Mysterious Planet 9 may be ‘twisting’ the solar system, scientists say

Professor of Planetary Astronomy Mike Brown discussing Planet 9. © Mario Anzuoni
A planet, believed to be the ninth in our solar system, but which has remained mysteriously elusive to astronomers could be causing the “wobble” in our solar system that causes planets to move at a different angle to the sun, according to new research.

“Because Planet Nine is so massive and has an orbit tilted compared to the other planets, the solar system has no choice but to slowly twist out of alignment,” lead author of the study from Caltech Elizabeth Bailey said in a statement.

All planets in our solar system (excluding the hypothetical Planet 9) move around the sun on the same plane, but this plane differs by six degrees to the sun which is tilted from Earth’s perspective.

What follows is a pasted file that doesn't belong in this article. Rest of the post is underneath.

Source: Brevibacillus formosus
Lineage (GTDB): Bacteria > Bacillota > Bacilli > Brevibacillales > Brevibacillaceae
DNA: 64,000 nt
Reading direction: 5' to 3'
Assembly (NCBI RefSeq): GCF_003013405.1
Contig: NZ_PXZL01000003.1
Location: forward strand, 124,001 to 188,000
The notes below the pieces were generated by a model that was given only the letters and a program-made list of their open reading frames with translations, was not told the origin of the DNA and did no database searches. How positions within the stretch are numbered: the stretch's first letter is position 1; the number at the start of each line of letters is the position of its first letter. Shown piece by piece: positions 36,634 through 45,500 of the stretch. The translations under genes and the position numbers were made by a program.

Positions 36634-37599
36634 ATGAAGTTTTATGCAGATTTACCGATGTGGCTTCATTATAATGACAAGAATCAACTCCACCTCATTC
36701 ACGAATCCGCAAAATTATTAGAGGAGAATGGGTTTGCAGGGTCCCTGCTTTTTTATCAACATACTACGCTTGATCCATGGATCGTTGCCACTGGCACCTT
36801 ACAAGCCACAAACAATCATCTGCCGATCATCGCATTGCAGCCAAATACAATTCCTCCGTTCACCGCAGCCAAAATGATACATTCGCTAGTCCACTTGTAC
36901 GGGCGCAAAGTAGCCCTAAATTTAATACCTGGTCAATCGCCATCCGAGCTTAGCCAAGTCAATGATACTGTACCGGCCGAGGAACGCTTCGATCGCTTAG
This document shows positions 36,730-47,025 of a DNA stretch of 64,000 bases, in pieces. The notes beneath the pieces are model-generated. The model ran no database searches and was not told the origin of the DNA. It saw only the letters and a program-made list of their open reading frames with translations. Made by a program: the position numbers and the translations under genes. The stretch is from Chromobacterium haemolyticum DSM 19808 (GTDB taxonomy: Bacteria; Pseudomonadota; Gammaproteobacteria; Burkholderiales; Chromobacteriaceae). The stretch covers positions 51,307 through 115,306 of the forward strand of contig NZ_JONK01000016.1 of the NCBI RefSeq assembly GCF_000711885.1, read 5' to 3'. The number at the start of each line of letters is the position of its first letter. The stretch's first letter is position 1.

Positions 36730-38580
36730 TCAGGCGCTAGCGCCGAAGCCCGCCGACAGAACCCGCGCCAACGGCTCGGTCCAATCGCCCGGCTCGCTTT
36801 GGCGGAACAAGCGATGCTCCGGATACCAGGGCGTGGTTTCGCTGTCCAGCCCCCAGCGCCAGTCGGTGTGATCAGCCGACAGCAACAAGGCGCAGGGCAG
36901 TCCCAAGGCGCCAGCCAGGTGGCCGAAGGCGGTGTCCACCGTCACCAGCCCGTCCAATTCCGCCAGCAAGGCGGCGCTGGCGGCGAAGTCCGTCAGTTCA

Planet 9, believed to be ten times the size of Earth, is theorised to orbit the sun at a distance 20 times farther than Neptune and at an even more extreme angle differing 30 degrees to the other planets. These factors could account for the solar system’s tilt as Planet 9’s extreme orbit causes “a multi-billion-year wobble to that system.”

“Mathematically, given the hypothesized size and distance of Planet Nine, a six-degree tilt fits perfectly” Mike Brown, Professor of Planetary Astronomy at Caltech who was involved in the study said in the statement.

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The findings will be published in the Astrophysical Journal this month.

The planet was first theorised in 2014 and cannot receive an official name until it’s existence is confirmed. That could take a while as the planet takes an estimated 15,000 years to orbit the sun, meaning astronomers will have to carefully watch a lot of space to find it.